The top military brass was on Capitol Hill today for a hearing on sexual assaults in the military. Senator Kirsten Gillibrand (D-NY) has proposed legislation that requires sexual assault charges be handled outside the victim’s chain of command. Gillibrand was emphatic in her statements that commanders are ill abled to objectively address the issue.
“Not all commanders are objective,” Sen. Kirsten Gillibrand of New York told military leaders testifying before the Senate Armed Services Committee. “Not every single commander necessarily wants women on the force, not every commander believes what a sexual assault is, not every single commander can distinguish between a slap on the ass and a rape because they merge all of these crimes together.” [source]
Of course if there is any doubt that Senator Gillibrand is correct, one just need to listen to Senator Saxby Chambliss (R-GA) who implicitly gives a pass to perpetrators of sexual assault by allowing the “hormone level of youth” excuse.
The serious issue of sexual assaults in the military. Senator Saxby Chambliss suggested, well he suggested its almost inevitable. Take a listen to this.
Senator Saxby Chambliss at hearing (VIDEO):
The young folks that are coming into most of your services are anywhere from seventeen to twenty two or three. Gee whiz. The level of, the hormone level created by nature um sets in place the possibility for these types of things to occur.
I’d like you to respond to that because I am afraid I am speechless.
Congresswoman Debbie Wasserman Schultz:
Oh my gosh! For a United States Senator or anyone to write off sexual assault or personal violation of a woman or a man to ranging hormones, the ranging hormones of youth shows just how dramatically out of touch the Republican Party is.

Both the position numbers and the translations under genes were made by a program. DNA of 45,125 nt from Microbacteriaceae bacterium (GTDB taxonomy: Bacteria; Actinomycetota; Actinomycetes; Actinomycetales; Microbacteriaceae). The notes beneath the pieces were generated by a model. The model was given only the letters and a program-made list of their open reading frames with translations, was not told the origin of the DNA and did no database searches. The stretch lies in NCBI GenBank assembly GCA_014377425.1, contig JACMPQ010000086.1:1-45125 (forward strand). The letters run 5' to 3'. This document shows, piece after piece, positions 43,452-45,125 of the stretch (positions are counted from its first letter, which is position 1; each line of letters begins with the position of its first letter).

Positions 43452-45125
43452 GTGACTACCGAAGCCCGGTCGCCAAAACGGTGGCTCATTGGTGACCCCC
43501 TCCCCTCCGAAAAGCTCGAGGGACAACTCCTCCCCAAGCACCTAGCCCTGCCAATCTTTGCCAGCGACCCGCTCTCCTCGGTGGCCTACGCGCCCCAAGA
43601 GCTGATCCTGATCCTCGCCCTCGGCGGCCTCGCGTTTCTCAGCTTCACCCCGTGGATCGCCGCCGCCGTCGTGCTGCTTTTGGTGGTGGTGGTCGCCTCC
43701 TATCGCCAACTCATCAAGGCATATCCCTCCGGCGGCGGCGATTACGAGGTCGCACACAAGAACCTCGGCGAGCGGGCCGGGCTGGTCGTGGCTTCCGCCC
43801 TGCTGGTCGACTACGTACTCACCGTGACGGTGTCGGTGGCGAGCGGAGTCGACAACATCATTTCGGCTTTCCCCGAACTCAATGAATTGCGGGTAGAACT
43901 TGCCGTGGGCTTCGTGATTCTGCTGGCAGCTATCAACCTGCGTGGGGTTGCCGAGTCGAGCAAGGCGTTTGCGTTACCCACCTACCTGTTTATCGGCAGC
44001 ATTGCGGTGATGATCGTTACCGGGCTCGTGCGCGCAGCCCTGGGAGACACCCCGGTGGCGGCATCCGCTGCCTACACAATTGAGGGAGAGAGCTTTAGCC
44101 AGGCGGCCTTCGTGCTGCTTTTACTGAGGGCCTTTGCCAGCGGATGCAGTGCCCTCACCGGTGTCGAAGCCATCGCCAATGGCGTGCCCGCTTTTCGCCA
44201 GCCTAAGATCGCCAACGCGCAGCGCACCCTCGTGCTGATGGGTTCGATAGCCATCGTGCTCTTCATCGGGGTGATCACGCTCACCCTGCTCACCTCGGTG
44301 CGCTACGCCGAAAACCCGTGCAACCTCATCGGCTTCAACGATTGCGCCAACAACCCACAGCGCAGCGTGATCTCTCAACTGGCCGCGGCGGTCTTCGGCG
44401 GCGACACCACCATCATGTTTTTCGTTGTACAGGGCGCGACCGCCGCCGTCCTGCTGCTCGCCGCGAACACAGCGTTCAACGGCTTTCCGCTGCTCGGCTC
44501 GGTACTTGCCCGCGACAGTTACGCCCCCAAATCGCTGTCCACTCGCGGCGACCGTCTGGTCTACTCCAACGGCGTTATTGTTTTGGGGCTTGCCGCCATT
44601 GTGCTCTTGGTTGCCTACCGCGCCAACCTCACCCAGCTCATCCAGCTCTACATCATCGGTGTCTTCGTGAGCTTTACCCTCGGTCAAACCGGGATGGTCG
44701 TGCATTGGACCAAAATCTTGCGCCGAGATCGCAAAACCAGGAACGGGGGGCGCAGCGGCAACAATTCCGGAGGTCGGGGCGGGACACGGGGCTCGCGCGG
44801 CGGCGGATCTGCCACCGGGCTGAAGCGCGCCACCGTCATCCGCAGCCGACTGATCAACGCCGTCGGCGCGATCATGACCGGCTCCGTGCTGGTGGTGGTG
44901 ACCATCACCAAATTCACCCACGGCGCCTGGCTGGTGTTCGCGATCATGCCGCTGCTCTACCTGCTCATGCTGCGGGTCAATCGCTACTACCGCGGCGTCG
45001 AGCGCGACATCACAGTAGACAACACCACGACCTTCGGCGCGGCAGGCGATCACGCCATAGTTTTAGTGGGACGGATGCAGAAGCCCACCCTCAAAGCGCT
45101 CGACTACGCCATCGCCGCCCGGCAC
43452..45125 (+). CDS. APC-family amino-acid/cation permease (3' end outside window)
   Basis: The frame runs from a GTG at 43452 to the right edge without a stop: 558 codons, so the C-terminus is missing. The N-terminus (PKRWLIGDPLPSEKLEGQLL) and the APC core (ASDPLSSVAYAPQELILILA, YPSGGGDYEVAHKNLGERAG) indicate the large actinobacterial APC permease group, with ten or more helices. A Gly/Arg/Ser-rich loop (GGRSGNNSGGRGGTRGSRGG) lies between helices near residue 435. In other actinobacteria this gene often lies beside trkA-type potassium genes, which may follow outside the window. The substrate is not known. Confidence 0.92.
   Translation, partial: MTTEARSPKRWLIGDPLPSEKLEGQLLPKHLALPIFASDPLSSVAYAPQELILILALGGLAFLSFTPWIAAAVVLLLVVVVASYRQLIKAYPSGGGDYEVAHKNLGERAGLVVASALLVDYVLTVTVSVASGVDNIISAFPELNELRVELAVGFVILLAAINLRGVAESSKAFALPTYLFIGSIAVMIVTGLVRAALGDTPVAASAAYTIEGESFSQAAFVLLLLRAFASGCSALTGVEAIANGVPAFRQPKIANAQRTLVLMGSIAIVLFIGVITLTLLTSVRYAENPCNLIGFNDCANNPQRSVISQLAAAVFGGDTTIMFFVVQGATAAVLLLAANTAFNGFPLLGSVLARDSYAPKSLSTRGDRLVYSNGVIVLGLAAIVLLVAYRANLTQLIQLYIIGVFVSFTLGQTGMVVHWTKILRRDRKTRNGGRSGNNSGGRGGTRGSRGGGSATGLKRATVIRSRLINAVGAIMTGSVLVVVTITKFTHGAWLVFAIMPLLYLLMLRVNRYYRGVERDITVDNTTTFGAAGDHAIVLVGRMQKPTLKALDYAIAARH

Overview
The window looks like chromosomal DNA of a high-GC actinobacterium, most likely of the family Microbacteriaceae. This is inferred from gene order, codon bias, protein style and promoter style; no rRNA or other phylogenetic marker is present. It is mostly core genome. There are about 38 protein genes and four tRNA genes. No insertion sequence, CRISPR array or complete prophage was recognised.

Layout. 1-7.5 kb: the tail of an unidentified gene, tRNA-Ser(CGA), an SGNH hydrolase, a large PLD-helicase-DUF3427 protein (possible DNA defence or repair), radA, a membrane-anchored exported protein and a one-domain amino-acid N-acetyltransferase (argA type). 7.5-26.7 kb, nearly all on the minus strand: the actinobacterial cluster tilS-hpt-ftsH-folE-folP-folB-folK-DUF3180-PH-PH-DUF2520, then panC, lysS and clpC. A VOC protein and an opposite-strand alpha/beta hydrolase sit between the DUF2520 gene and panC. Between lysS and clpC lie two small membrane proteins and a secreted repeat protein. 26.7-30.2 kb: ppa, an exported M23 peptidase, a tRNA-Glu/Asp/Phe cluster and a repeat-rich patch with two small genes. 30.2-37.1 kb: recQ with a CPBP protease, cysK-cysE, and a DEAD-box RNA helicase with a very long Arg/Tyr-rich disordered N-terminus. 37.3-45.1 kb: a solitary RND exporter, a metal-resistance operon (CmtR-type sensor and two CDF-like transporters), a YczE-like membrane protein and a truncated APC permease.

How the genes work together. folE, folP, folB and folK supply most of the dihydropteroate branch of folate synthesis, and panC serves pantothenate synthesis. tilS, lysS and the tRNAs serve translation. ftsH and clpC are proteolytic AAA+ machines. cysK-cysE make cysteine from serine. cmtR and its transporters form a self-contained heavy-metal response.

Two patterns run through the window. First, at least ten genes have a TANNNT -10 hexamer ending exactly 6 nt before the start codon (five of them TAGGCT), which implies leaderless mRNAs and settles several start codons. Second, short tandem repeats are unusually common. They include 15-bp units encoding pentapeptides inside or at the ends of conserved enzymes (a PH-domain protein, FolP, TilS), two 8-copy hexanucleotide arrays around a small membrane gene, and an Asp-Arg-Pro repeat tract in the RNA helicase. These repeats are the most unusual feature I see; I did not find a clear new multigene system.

If a male United States Senator can be so off base in his assessment of sexual assaults in the military, what should one expect from military brass where the unspoken code is that women don’t belong? It gives them tacit justification for their lax response.
A Pentagon report in May showed the estimated number of victims of sexual assault last year jumped to 26,000, up from 19,000 in 2010. Of those, just 3,374 cases were reported, indicating that many victims stay silent out of fear that they could face retribution or indifference if they speak up.
Those statistics have also been punctuated by a string of scandals involving military leaders – including some whose job descriptions include sexual assault prevention – being charged with crimes against women. [source]
Twenty six thousand sexual assaults in a year is not a hormone problem. It is a discipline and moral problem the military has been unwilling to fix. The fact that it has gone on as long as it has should cost not just commanders their jobs, but their commanding generals. It is almost guaranteed to be fixed then.
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